Unfortunately its not how things work on my current team- but I kind of understand why. The team is HUGE and this idea doesn't scales. Unless the team was subdivided into autonomous units that could choose their own process its not feasible. I'd really like that, but don't expect it to happen.

Wednesday, January 14, 2004


It it weren't so funny it would be scary.

Tuesday, January 13, 2004

NBOR - No Boundaries or Rules

The folks at NBOR must have a great PR firm. There are articles all over the web describing their new Blackspace product.
Given the information available its hard to say what the product is. The main topic of discussion surrounding it is its new UI which supposedly 'breaks all the rules'.

There isn't a screen shot of the product on their website so don't bother looking. Perhaps the UI is just so radical and minimalist that they thought a picture would be a disservice. It's piqued my curiosity. Perhaps that's the plan.

Usually things don't live up to the hype so I don't expect much. But as someone who's basically dissatisfied (bored) with the current state of software UI I welcome some fresh ideas.

Friday, January 09, 2004

Groovie Logo

I took a stab at creating a logo for the Groovy logo contest.

I've attempted to highlight both the oo-ness and the java-ness of the language. This idea sprang from another submission that also used the Century Gothic font in all lower case. I really like this font.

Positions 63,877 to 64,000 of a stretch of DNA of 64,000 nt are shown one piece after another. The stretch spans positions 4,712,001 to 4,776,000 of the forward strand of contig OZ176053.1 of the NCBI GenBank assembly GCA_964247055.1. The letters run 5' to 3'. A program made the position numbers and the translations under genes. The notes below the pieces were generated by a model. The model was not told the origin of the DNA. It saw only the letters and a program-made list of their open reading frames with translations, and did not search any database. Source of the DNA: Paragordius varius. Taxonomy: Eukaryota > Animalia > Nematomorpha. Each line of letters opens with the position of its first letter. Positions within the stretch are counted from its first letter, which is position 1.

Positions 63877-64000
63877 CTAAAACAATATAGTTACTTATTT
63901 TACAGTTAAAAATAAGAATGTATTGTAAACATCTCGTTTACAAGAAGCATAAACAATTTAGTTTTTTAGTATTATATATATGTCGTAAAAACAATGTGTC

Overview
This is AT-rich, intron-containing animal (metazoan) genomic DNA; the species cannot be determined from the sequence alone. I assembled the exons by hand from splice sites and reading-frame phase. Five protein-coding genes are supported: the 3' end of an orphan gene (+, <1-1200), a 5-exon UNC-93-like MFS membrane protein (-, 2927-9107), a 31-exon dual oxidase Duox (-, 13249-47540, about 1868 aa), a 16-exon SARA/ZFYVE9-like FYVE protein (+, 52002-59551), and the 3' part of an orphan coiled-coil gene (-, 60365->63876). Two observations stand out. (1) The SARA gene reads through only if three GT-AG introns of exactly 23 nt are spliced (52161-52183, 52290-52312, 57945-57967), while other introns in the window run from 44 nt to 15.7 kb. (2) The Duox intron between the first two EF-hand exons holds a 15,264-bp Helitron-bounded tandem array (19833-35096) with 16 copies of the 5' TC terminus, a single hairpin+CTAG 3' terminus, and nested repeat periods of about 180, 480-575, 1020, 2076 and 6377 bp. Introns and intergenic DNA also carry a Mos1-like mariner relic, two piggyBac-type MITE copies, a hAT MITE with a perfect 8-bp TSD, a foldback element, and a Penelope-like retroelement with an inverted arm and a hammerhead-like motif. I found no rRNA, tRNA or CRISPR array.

I threw togther another one this afternoon. This version incorporates a 'mascot'.

Thoughts on JSR 235 - Service Data Objects

In some ways JSR 235 makes me cringe. Its a complex general solution to something that all of us doing server side Java generate simple custom solutions for on a regular basis. The part of me that cringes is the part that just wants to write the simple code and be done with it and not bother having to learn some new over-designed technology.

When I let the knee jerks settle down I do see the wisdom in it. In fact this is addressing something that's been bothering me for a long time. The fact that there was no real 'Java Bean' technology for the server side developer. EJB's are only Beans in name. They don't really resemble the introspectable container objects that are regular Java Bean.

So this brings me the final thing I wanted to say. What's with the name - Service Data Objects. In the second paragraph of the JSR it states

This pattern, called "Data Transfer Object" [1] [5] [7] and "Transfer Object" [2] [3], will be called Service Data Objects (SDOs) here.
Why? They've identified a pattern that this fits and yet they totally ignore it and invent a new name that has nothing to do with it. My second objection of the name is the use of Object. As I mentioned above I believe this a close approximation of a Java Bean so I think it should be called something like Data Transfer Bean or DTB

I realize this probably wont happen. The companies that make up the JCP have too much invested in EJBs to muddy the water with another Bean name. I think It's a shame.

Wednesday, January 07, 2004

Cute CSS Trick

Chis Hester of Design Detector has built a style sheet that displays a slew of divs containing only non breakable spaces as an image of colored pencils. Its a neat trick. Chris doesn't claim its a useful technique only that its an interesting one.
The Out Campaign: Scarlet Letter of Atheism